The LGBT Health & Development Program

The IMPACT program moves to Northwestern


Posted on May 13th, 2011 by Dr. Mustanski in Research Blog. No Comments

We are proud to announce that the IMPACT Program moved to Northwestern University and we are now resident partners with the Center on Halsted.  This move represents an important expansion of IMPACT’s ability to conduct cutting-edge research that will improve the health of the LGBT community.

The IMPACT Program is now based in the Department of Medical Social Sciences (MSS) in the Feinberg School of Medicine at Northwestern University.  The mission of the IMPACT Program will continue to be to conduct translational research that improves the health of the LGBT community and to develop the clinical research capacity of the community. Being at Northwestern brings new opportunities and resources for us to expand this mission in exciting new directions.

Extensive community ties have been a hallmark of the IMPACT Program since its inception, and with the move comes a historic collaboration with the Center on Halsted.  The Center on Halsted is the most comprehensive LGBT resource center in the Midwest and includes a large HIV testing program, a state-wide HIV/STD hotline, mental health serves, and a large and active youth program. The integration of the IMPACT Research Program within the Center facilitates the translation of research into practice, state-of-the art evaluation of practice, training of clinical-researchers in LGBT health, engagement of the LGBT community with research, and provides “on the ground” expertise to inform our research agenda and methods.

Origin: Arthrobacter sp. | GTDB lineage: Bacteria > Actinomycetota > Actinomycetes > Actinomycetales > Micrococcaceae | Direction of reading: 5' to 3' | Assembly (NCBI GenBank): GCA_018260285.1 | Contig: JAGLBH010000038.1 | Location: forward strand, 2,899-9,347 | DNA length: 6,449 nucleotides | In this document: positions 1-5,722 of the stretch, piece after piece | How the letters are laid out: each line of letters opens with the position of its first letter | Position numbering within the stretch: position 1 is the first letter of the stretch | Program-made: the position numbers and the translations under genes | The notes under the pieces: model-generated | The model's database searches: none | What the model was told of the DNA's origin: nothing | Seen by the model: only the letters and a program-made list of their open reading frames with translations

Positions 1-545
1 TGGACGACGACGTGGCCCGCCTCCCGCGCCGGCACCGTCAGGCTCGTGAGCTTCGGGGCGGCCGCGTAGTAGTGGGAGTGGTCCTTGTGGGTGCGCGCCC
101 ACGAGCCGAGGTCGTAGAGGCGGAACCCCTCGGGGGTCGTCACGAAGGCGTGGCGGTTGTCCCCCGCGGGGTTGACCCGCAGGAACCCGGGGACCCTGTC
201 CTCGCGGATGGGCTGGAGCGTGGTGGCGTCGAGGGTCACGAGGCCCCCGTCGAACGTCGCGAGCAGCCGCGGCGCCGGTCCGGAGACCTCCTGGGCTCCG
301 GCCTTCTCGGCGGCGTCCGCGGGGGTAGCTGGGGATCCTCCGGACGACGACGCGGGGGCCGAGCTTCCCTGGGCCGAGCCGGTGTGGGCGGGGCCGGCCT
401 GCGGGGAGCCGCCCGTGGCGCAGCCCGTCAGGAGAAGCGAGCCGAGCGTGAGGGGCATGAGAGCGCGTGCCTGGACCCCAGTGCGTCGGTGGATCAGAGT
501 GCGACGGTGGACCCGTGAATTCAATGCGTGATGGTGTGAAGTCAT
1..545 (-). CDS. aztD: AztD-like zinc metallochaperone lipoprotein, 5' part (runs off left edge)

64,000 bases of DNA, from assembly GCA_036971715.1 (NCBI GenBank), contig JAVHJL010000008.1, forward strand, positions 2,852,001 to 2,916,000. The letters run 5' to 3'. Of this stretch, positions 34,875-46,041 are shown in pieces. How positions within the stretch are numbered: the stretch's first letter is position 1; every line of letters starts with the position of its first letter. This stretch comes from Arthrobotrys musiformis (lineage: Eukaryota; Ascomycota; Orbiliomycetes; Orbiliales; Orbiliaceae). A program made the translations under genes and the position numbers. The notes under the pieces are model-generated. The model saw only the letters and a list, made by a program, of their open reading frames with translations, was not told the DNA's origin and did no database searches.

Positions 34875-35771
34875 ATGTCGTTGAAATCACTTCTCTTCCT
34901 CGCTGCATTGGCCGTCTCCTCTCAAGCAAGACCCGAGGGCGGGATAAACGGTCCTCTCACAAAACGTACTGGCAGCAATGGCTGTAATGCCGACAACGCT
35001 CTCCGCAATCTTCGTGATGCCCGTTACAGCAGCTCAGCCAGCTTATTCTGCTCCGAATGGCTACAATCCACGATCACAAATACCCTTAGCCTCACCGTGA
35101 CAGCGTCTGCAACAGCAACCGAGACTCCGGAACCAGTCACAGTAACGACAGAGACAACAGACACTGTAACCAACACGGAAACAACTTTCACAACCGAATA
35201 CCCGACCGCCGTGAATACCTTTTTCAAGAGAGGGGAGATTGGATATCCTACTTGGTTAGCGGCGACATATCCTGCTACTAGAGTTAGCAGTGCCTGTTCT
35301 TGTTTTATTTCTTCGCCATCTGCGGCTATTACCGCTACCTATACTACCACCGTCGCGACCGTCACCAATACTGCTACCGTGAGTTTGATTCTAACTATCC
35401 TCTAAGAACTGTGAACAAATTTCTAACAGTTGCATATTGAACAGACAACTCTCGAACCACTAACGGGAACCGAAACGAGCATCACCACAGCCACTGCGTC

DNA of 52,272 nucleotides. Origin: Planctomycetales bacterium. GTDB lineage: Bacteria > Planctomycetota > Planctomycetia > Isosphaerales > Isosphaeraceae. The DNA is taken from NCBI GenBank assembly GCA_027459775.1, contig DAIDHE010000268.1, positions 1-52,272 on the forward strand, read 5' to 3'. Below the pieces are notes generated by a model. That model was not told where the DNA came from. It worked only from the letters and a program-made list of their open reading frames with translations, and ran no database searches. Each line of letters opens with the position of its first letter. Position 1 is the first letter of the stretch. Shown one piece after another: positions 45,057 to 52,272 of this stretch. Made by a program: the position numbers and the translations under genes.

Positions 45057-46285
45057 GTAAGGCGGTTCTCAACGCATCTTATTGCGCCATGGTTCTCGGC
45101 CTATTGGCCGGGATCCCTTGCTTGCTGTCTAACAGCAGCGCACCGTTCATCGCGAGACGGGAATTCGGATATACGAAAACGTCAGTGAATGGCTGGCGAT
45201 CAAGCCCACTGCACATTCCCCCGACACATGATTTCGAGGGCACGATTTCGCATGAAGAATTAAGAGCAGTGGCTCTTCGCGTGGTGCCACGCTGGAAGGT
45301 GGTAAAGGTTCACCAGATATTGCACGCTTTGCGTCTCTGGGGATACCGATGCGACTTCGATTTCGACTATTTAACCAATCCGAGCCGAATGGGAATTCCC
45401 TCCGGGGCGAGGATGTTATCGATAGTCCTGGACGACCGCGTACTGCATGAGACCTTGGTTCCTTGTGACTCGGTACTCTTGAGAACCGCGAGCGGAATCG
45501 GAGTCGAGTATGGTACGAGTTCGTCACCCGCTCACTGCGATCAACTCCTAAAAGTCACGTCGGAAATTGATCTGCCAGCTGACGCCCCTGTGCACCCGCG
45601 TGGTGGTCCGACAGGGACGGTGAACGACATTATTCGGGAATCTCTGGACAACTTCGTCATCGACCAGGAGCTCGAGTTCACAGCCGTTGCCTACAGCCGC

The Department of Medical Social Sciences (MSS) provides a unique scientific home for applied researchers who integrate biomedical and social science approaches to improvement of health and health care delivery in diverse populations across the lifespan. Established in March, 2009 under the direction of Dr. David Cella, the department’s core scientific themes include measurement science, health information technology, applied qualitative and quantitative methods, mechanisms of health and disease, application of clinical interventions, and research with underserved and diverse populations.





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